The last time Gartner published their IaaS/PaaS provider rankings Amazon AWS and Microsoft Azure occupied the coveted upper right quadrant. To make it into Gartner’s magic quadrant both Amazon and Microsoft needed to demonstrate the quality of their services as well as completeness of their vision.
According to Amazon’s company profile on Reuters, they participate in a number of business segments. Amazon operates and markets an Android App Store, streaming video and music, mobile advertising, retail analytics, movie production, mobile devices (i.e. Kindle tablets), audiobooks and book publishing.
There is no denying that Amazon’s retail business is a formidable force that is driving traditional retailers to rethink their very existence. They have a fleet of vehicles now and offer same day delivery of groceries and consumer goods in major population centers.
Microsoft publishes a list of market segments they are involved in as well. Nobody questions Microsoft’s dominance in operating systems and server products.
Microsoft offers professional IT services that revolve around their software products. Microsoft is also involved in search and online advertising (Bing), gaming (Xbox) and mobile and personal computing (tablets, laptops and phones). And with their bid on LinkedIn this week, Microsoft is clearly trying to get into the social networking business.
An argument can be made that retail customers may hesitate to use AWS for fear that it might fund innovations in Amazon’s retail business. A similar argument can be made that a movie production company that uses AWS Elastic Transcoder is indirectly funding Amazon Studios. Likewise, an online storage company that uses AWS could be somehow funding Amazon Drive.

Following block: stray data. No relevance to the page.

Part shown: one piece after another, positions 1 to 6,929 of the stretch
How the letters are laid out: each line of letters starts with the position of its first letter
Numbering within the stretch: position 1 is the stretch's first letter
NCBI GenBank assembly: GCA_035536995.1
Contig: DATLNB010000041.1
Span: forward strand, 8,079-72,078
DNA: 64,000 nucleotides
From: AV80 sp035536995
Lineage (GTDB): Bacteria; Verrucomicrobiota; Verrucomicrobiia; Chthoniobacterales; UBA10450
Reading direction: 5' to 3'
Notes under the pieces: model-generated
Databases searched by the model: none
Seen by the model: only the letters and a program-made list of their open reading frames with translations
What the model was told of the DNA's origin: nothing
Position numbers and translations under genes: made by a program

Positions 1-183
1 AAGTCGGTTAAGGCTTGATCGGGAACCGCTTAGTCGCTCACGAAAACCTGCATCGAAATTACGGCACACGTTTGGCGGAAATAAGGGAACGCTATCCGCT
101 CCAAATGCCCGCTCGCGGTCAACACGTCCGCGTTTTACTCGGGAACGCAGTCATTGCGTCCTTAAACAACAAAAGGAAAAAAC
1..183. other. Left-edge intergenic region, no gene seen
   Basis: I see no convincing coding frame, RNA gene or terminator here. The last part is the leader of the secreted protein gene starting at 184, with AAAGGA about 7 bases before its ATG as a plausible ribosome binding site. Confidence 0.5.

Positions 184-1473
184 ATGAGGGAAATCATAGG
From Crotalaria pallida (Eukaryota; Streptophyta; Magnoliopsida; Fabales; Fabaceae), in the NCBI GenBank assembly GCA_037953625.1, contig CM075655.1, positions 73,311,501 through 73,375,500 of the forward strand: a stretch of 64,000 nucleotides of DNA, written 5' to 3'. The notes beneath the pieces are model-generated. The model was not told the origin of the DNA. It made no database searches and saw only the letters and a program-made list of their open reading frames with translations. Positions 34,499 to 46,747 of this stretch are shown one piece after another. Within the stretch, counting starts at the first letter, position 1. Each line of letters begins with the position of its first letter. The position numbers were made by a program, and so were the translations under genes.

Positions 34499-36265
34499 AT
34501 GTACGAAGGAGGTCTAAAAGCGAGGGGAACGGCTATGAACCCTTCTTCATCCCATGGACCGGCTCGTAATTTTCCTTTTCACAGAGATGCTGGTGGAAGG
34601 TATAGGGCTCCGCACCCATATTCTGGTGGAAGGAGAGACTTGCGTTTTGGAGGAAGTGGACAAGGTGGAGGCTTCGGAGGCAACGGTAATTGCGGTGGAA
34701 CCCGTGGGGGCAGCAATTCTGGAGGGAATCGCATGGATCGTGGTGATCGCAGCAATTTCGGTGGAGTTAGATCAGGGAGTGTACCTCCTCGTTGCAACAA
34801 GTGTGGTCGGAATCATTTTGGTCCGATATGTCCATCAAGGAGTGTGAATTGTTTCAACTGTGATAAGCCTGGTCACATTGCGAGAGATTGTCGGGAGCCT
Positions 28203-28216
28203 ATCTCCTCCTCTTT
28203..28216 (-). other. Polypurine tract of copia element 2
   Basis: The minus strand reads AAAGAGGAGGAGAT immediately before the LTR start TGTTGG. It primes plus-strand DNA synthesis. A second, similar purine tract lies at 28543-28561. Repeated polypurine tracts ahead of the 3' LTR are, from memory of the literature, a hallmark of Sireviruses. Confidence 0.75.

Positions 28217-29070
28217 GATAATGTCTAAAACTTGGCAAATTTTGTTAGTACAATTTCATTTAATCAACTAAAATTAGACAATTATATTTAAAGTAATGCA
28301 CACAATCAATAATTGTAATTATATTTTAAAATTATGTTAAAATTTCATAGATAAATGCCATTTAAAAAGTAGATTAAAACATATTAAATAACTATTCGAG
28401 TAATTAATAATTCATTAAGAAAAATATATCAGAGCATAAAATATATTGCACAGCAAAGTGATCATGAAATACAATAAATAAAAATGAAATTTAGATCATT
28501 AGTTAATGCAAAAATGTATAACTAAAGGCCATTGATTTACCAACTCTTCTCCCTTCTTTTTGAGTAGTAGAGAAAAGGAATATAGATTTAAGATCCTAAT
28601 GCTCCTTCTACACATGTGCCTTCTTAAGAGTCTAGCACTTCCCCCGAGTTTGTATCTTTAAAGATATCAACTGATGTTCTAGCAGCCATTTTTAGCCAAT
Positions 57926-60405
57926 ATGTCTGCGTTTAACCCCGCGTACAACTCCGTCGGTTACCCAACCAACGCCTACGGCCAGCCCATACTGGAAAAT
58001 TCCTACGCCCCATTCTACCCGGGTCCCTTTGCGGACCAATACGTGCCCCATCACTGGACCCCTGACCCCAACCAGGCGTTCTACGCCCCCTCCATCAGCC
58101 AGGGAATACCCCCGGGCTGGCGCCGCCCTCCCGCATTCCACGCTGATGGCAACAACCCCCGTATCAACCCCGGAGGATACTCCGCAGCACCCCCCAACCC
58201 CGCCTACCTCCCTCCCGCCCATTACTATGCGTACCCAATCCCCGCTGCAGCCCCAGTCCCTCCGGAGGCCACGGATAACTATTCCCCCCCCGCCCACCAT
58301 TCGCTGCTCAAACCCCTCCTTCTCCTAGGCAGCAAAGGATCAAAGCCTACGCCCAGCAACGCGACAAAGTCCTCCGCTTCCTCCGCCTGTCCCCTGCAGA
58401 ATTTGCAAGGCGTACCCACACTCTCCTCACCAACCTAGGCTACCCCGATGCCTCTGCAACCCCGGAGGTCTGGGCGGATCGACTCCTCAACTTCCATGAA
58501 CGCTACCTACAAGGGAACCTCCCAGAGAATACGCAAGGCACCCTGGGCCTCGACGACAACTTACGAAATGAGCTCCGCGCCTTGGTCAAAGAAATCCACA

Similar argument can be made that a game console manufacturer that also makes PCs (yes, I am thinking of Sony) should stay away from Windows 10 and Azure for the risk of helping Microsoft fund the Xbox business. One could also say that an enterprise software company should not cooperate with making their software work on Azure because Microsoft may funnel money into their own software businesses (which Microsoft does, since Azure runs on Windows servers).
And if LinkedIn does end up getting acquired by Microsoft, why would anyone want to host an innovative new professional networking service on Azure for fear of Microsoft funneling Azure revenue to LinkedIn?
Amazon’s streaming movie business has not deterred Netflix from choosing AWS as their cloud provider. Until recently Dropbox was using AWS for most of their storage needs, and they switched to proprietary solution for reasons other than Amazon Drive. Salesforce.com’s partnership with AWS has not deterred ALDO from using Salesforce for retail either.
Sony continues to sell amazing laptops running Windows 10 despite the fact that Azure is Xbox’s secret weapon against PS4. SAP continues to certify their products for Azure even though Microsoft offers SQL Server and Dynamics. Microsoft’s historical antagonism towards and lawsuits against Linux and open-source have not stopped Canonical from partnering with Microsoft.
Both Amazon and Microsoft are visionary companies that have the foresight to be at the forefront of the public cloud revolution. Their cloud computing services offer a balance of vision, scale and innovation that nobody else does. Neither company is truly neutral and both companies may have potential conflicts of interests.
Customers and partners who avoid them for theoretical competitive reasons may end up falling behind as they won’t benefit from the innovations AWS and Azure offer.
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